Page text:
It was 20 years ago today when an Iraqi scud missile hit the barracks of the 14th Quartermaster Detachment in Dhahran, Saudi Arabia, killing 13 soldiers and wounding 43 others. The Hempfield-based detachment suffered the largest number of casualties of any allied unit. Most were from the Westmoreland County and Pittsburgh area or had family and friends in southwestern Pennsylvania. The 69 members of the Army Reserve water purification unit had arrived a few days before February 25, in 1991, and were relaxing in the barracks waiting to move forward when the missile hit. Along with the casualties from other units, a total of 15 were killed and 56 wounded.
Today at noon, there will be a memorial ceremony at the Greensburg Army Reserve Center to remember the fallen soldiers. Captain Sarah Weber, who commands what is now the 14th Quartermaster Company, says she remembers hearing about the scud missile attack when she was in junior high school. She says it had an impact on her because of the blow to the local community. She says today's memorial ceremony will honor the fallen soldiers and remember their service to their country during Operation Desert Storm, 20 years ago, when Coalition Forces launched the ground offensive to liberate Kuwait.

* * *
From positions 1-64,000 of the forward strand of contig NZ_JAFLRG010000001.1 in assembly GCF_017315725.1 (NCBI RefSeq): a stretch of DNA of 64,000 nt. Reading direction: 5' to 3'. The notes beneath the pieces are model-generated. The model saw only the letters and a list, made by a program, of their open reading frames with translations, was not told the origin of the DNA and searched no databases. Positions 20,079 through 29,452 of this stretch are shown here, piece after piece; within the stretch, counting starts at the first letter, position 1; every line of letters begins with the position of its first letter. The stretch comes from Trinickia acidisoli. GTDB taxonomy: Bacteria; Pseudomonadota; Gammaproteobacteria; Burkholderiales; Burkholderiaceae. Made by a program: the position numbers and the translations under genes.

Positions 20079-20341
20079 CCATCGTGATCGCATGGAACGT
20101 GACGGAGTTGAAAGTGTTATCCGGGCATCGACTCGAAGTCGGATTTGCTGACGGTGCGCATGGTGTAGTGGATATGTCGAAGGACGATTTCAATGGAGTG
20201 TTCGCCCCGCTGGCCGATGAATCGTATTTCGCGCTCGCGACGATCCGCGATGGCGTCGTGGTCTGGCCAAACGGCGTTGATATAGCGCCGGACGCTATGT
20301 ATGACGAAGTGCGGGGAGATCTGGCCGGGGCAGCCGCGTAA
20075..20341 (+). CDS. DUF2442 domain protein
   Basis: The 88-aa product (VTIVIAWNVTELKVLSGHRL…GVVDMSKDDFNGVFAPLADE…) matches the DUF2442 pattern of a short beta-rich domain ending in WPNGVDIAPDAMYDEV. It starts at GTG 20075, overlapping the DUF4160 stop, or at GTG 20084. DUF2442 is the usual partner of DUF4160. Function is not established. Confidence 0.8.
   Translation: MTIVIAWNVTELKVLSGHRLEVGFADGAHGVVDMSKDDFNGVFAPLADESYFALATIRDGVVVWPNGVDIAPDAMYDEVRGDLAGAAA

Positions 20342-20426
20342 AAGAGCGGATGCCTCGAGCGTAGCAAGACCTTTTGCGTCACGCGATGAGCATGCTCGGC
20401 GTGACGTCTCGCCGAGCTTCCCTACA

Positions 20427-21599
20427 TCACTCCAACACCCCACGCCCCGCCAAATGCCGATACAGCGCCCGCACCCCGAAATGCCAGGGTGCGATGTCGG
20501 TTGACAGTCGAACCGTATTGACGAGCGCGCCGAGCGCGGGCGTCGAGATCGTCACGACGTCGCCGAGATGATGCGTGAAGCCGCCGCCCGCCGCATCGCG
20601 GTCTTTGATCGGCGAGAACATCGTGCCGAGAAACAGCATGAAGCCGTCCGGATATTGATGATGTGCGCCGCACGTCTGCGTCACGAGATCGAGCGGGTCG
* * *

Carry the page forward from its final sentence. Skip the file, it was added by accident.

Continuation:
The members of the 14th Quartermaster killed during the attack were:
Spc. Steven Atherton of NuMine; Spc. John Bolivar of Monongahela; Spc. Joseph Bongiorni of Hickory; Sgt. John Boxler of Johnstown; Spc. Beverly Clark of Armagh; Sgt. Alan Craver of Penn Hills; Spc. Frank Keough of North Huntingdon; Spc. Anthony Madison of Monessen; Spc. Christine Mayes of Rochester Mills; Spc. Stephen Siko of Unity; Spc. Thomas Stone of Falconer, New York; Sgt. Frank Walls of Hawthorne and Spc. Richard Wolverton of Latrobe.